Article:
Tamara Press, a dominant Soviet shot-putter and discus thrower who won three Olympic gold medals in the 1960s but who was the focus of speculation about her gender because of her physique, died on April 26. She was 83.
Her death was announced by the Russian Ministry of Sport, which did not specify where she died or cite the cause.
Press, who was 5-foot-11 and 225 pounds, began to attract international notice in 1958, when she won the gold medal in the discus and the bronze in the shot-put at the European Athletic Championships in Stockholm.
More success followed. At the 1960 Summer Olympics in Rome, she won a gold medal in the shot-put and a silver in the discus. Four years later, at the Summer Olympics in Tokyo, she set Olympic records while winning gold medals in both events.
But Press and her sister, Irina — who won gold medals in the 80-meter hurdles in Rome and in the pentathlon in Tokyo — received more than glory from their athletic careers.
They heard cruel taunts about their size, some of them from sportswriters who compared Tamara to a defensive tackle. She and Irina were sometimes called the “Press brothers.”
“I’m a champion, but you can see I’m a woman,” Tamara Press told The Associated Press in 1964. “The fact that a girl is a sportswoman has nothing to do with femininity.”
Seven decades later, a contentious debate continues in track and field regarding the eligibility of intersex athletes — those born with sex characteristics that do not conform to binary descriptions of male and female.
Caster Semenya, a two-time Olympic champion at 800 meters, has been challenging, so far without success, the rules of World Athletics, track and field’s governing body. Those rules require intersex athletes who identify as female to suppress their natural testosterone levels below that of men before being able to compete in women’s races from a quarter-mile to a mile.
World Athletics has acknowledged that the restrictions are discriminatory but nonetheless says they’re necessary to provide a level playing field during competition. Critics, including the World Medical Association and the United Nations High Commissioner for Human Rights, have called the rules unnecessary and humiliating.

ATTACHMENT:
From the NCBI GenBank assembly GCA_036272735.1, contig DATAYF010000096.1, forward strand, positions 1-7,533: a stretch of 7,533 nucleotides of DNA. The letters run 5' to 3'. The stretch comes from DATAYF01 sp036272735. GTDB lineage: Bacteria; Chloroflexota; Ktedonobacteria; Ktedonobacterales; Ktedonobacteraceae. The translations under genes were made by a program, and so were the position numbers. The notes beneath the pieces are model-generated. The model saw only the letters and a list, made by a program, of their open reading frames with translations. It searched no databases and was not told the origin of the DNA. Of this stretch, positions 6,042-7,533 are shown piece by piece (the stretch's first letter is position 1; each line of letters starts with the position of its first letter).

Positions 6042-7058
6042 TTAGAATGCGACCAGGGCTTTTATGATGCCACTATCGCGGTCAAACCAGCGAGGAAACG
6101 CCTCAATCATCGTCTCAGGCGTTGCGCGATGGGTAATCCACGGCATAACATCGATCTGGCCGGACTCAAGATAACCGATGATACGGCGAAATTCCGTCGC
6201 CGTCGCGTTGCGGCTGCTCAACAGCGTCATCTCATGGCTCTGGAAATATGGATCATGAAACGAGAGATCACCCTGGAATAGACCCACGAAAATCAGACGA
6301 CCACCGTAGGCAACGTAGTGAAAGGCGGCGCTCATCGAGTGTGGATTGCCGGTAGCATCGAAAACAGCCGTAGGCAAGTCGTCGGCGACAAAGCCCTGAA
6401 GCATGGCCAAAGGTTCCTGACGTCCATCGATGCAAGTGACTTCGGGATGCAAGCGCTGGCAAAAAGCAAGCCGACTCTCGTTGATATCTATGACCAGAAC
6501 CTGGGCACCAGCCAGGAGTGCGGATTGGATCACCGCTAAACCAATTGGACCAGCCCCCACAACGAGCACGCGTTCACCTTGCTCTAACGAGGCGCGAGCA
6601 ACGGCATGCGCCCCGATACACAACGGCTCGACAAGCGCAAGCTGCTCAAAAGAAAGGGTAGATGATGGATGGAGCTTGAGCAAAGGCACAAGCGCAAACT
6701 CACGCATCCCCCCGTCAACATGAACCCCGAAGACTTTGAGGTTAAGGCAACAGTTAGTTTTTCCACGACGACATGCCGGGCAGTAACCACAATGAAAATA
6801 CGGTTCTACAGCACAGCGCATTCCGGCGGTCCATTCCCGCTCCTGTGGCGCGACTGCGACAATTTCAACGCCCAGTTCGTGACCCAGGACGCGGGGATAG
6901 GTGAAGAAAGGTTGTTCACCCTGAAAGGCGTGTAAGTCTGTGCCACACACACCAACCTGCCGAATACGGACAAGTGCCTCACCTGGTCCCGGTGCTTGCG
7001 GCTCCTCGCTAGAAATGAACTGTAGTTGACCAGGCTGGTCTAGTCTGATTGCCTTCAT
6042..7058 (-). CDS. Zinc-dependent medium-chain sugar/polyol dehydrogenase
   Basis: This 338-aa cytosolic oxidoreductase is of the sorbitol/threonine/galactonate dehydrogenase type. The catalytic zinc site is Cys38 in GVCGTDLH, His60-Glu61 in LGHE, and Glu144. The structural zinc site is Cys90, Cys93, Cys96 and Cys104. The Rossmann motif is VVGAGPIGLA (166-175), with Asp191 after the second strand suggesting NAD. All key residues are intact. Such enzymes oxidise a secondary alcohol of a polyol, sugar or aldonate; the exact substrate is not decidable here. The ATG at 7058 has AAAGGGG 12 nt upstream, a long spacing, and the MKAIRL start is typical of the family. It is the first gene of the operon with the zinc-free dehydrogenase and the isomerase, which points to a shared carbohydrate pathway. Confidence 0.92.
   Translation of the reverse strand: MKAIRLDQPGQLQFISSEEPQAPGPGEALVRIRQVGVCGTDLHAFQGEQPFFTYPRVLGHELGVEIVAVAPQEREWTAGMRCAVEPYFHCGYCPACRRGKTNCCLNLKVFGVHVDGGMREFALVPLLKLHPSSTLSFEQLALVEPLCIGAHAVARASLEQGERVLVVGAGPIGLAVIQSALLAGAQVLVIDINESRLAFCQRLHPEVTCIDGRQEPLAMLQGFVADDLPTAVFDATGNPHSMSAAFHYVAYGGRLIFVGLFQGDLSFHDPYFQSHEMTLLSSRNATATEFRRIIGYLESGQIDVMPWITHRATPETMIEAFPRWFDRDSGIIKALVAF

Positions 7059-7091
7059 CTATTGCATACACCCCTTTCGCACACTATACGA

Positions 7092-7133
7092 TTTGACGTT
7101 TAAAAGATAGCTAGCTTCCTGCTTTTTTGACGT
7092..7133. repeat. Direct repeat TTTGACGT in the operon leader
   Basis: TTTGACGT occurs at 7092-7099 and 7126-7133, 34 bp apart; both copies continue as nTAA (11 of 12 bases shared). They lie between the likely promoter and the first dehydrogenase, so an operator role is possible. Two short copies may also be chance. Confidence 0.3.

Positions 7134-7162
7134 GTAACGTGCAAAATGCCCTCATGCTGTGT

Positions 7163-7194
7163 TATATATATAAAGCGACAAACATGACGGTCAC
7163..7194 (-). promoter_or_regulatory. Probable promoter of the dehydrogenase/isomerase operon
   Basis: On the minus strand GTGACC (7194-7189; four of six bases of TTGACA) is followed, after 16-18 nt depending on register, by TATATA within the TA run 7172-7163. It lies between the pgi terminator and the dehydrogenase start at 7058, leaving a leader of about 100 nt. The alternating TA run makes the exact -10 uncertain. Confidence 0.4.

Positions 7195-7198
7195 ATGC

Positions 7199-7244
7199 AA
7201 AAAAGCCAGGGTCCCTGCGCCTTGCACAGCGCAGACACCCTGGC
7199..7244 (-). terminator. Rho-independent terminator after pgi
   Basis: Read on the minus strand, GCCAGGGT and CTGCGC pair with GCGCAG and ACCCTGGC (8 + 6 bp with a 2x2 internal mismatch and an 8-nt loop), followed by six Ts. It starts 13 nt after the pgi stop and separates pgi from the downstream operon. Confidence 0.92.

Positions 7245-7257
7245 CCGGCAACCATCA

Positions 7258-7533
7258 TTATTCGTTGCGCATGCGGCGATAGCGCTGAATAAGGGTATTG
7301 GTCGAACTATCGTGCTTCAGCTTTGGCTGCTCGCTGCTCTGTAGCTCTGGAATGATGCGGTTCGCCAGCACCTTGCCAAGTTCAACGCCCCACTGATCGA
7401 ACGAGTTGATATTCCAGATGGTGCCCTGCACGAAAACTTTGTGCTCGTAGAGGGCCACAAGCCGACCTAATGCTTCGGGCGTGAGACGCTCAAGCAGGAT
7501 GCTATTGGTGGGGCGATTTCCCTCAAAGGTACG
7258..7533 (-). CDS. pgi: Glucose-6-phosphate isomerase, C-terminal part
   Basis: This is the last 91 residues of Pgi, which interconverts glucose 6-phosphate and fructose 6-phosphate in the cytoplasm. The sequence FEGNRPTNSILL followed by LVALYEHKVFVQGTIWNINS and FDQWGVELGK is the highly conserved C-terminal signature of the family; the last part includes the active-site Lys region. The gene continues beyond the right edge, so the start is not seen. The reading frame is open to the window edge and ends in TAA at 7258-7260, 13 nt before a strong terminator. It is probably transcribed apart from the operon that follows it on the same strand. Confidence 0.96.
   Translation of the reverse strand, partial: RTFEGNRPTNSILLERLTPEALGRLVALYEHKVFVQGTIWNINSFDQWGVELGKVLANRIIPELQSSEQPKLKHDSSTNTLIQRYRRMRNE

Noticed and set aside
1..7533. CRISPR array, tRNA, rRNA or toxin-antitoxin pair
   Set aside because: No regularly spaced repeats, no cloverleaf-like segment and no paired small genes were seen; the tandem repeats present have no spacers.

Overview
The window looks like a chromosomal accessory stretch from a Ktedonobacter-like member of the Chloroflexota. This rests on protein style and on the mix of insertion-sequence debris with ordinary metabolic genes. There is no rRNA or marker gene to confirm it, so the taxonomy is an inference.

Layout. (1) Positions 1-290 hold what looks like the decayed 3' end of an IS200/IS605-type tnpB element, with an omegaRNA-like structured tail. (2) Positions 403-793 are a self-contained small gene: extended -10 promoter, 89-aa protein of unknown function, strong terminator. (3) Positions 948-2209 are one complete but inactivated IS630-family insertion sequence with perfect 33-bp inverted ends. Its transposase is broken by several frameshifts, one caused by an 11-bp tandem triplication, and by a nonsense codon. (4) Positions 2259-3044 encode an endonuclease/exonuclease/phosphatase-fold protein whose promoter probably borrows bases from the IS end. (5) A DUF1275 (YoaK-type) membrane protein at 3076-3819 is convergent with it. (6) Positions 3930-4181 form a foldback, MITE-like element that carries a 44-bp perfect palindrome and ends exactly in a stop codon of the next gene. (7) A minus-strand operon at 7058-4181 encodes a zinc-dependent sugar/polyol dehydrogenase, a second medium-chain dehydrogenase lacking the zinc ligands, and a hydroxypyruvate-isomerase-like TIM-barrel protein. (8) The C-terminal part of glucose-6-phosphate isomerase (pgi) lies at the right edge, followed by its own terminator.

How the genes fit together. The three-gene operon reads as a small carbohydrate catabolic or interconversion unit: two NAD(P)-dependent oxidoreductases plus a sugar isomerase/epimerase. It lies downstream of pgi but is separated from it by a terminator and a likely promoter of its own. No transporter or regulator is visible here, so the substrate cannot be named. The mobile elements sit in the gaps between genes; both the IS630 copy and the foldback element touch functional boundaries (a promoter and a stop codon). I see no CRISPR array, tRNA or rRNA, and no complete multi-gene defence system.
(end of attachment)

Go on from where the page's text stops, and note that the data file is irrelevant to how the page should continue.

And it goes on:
In 1966, when Press was 29, her career (as well as her sister’s) came to a near-total end when they decided to withdraw from the European Athletics Championships in Budapest.
It is not clear why Press decided to withdraw. Had she taken anabolic steroids to gain strength, endurance and bulk, she might have aroused suspicion, but she would have faced little risk of being detected, because drug testing was in its infancy in those days.
If she was intersex, Press might have feared failing a new test instituted at the athletics championships: the so-called nude parade, which required women athletes to appear before a medical panel that would determine their eligibility.
“There was something different about the Press sisters,” said John Hoberman, a historian of doping in sports and the author of “Testosterone Dreams: Rejuvenation, Aphrodisia, Doping” (2005). He added that it was “not out of the question” that both things were true — that the sisters were intersex and that they also used steroids.
All that Soviet officials would say about the sisters’ absence from the meet is that they had to stay at home to care for their sick mother.
Tamara Natanovna Press was born on May 10, 1937, in Kharkov, Ukraine, and lived there until her family was evacuated to Samarkand, Uzbekistan, early in World War II. Her father was in the Soviet military and died in battle in 1942. At 18, Tamara moved to Leningrad to train under Viktor Aleksyev, a renowned track and field coach.
From 1959 to 1965, she set 11 world records, including her personal bests: 18.59 meters (or 60.9 feet) in the shot-put and 59.70 meters (195.9 feet) in the discus.
Following the Press sisters’ decision not to compete in Budapest, Tamara Press stayed active until 1967. At one of her last meets — the Moskow Spartakiad, an all-Soviet event that did not require gender testing — she won the shot-put. She retired that year.
In the years after she stopped competing, Press worked as an engineer and a coach. In 1996 she worked to help re-elect Boris Yeltsin as Russia’s president. She was also the vice president of the Physical Culture and Health Fund, a charity that helps promising Russian athletes, and the author of several books, including “The Price of Victory.”
In 2012, President Vladimir Putin wished Press a happy 75th birthday, saying in a statement, “You earned the respect of opponents and the love of millions of fans.”
Information about her survivors was not immediately available. Her sister died in 2004.
In 1996, as the Summer Olympics were taking place in Atlanta, Press told The Christian Science Monitor that her success in the 1960 and 1964 Games “was a victory for our country,” adding, “Communism — that’s another question.”
And she recalled that she was so focused at the Tokyo Olympics that at some point she was unaware that one of her competitors had dropped the shot on her thigh.
“There was so much tension that I didn’t even notice,” she said. “After the competition I saw a black mark on my leg and thought, ‘What’s this?’”